By Michaela Gibson Morris/NEMS Daily Journal
TUPELO – Tupelo Mayor Jack Reed Jr. ducked good-natured jabs from a predecessor, one of his best friends and his dad in the name of helping the Good Samaritan Free Clinic.
Former Tupelo Mayor Glenn McCullough, Dr. Dick White and Jack Reed Sr. put the outgoing mayor on the hot seat so the clinic can continue serving working Lee County residents who can’t afford health insurance.
“This is the parable of the Good Samaritan at work,” said Jack Reed Jr., who served on the original steering committee with founder Dr. Antone Tannehill more than 20 years ago.
The 11th annual roast set a record, raising a third of the clinic’s $300,000 operating budget.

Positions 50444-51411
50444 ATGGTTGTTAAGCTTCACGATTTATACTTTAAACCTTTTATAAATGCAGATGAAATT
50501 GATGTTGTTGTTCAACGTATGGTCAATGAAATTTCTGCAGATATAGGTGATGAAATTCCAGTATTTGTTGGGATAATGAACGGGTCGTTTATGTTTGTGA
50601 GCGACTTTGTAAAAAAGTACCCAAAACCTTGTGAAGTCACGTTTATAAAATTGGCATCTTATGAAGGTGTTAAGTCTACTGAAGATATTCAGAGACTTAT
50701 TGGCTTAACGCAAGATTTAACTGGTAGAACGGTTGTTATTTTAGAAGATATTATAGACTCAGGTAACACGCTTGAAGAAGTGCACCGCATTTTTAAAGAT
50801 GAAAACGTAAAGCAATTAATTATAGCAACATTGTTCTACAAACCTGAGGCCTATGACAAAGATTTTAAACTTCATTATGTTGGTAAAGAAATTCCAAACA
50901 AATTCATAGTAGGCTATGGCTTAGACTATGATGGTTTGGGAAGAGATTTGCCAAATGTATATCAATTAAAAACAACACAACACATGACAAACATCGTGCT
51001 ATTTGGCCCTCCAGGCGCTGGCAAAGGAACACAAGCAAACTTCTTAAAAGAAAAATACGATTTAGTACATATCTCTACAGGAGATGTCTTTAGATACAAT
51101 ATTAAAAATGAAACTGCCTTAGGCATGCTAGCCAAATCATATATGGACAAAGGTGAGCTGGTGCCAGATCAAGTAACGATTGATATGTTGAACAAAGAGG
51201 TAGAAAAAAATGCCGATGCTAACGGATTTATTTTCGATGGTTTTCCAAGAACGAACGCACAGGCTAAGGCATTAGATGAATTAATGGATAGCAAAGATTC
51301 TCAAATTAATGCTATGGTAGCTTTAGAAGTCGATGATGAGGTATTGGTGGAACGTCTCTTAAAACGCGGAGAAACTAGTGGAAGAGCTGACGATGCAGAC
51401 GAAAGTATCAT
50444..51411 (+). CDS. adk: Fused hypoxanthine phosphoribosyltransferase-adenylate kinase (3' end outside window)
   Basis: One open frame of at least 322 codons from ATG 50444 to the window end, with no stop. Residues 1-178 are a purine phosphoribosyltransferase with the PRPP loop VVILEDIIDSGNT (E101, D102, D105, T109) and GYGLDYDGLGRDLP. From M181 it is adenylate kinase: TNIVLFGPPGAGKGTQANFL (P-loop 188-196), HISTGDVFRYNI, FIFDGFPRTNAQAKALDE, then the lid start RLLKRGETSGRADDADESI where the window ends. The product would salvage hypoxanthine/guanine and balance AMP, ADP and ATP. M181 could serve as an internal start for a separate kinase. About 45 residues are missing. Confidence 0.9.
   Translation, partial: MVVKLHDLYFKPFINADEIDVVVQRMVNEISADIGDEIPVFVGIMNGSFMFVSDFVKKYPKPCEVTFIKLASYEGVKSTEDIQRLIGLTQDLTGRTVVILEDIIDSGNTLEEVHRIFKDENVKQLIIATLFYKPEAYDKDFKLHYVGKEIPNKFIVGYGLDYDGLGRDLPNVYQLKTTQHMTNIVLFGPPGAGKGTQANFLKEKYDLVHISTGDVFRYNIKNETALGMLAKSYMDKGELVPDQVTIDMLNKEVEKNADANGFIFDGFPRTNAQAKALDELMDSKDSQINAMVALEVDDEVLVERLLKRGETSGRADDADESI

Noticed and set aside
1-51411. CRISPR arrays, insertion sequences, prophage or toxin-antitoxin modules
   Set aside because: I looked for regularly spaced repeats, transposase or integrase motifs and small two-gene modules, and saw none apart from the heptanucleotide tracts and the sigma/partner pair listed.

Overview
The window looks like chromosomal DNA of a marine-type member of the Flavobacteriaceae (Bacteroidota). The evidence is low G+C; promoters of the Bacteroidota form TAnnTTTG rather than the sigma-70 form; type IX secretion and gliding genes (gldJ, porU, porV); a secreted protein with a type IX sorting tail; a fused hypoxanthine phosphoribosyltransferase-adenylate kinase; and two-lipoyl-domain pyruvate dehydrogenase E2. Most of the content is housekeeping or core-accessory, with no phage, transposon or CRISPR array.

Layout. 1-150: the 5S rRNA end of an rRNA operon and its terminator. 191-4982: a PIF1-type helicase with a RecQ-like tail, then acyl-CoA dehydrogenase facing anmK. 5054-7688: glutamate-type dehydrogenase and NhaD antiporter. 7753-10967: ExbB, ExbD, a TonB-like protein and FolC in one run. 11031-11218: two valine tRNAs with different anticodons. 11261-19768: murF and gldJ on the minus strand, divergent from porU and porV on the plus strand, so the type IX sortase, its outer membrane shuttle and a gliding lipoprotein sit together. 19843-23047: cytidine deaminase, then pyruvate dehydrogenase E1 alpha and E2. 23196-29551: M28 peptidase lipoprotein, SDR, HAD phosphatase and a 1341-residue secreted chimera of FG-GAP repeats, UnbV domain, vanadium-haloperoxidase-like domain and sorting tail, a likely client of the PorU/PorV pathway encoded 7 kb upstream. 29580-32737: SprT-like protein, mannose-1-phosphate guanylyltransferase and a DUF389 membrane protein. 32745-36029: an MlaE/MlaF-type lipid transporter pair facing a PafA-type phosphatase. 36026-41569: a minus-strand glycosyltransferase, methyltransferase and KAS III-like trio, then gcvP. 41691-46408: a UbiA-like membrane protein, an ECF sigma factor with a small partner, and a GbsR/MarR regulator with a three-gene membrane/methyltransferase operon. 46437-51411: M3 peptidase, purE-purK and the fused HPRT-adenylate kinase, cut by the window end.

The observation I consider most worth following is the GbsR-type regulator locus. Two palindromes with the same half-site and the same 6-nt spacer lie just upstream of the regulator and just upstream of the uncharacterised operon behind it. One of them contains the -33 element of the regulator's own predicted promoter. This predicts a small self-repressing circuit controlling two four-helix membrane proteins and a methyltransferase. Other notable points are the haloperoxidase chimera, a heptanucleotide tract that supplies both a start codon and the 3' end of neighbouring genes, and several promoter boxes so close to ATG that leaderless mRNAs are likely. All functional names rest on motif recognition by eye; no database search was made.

“At last count, we’ve raised $100,550,” announced Good Samaritan board vice chairman David Barber at the start of the evening.
For Reed’s father, Jack Reed Sr., and his neighbor, Dr. Dick White, Tuesday night was payback; Reed served them up at previous Good Samaritan roasts.
White teased Reed about his competitive nature and athletic talent, creating a fictional version of the letter from the Southeastern Conference commissioner, advising Reed to go into law or politics, not sports.
McCullough poked at the younger Reed about having such an impressive father and his fashion choices, along with a few digs at Tupelo figures before turning serious.
“He has a knack for bringing out the best in others,” McCullough said.
Jack Reed Sr. jokingly lamented all the people who praise his son’s four years of service as mayor of Tupelo while his family covered for him at Reed’s Department Store.
“I’ve made the sacrifice to do his job for him at an age when I should be in the nursing home,” the 89-year-old Reed quipped.
But the elder Reed ended with a salute to the Good Samaritan clinic and his son.
“I know his mother would be proud of him, and in fact, his father is, too,” Reed said. “God bless the Free Clinic. God bless Tupelo.”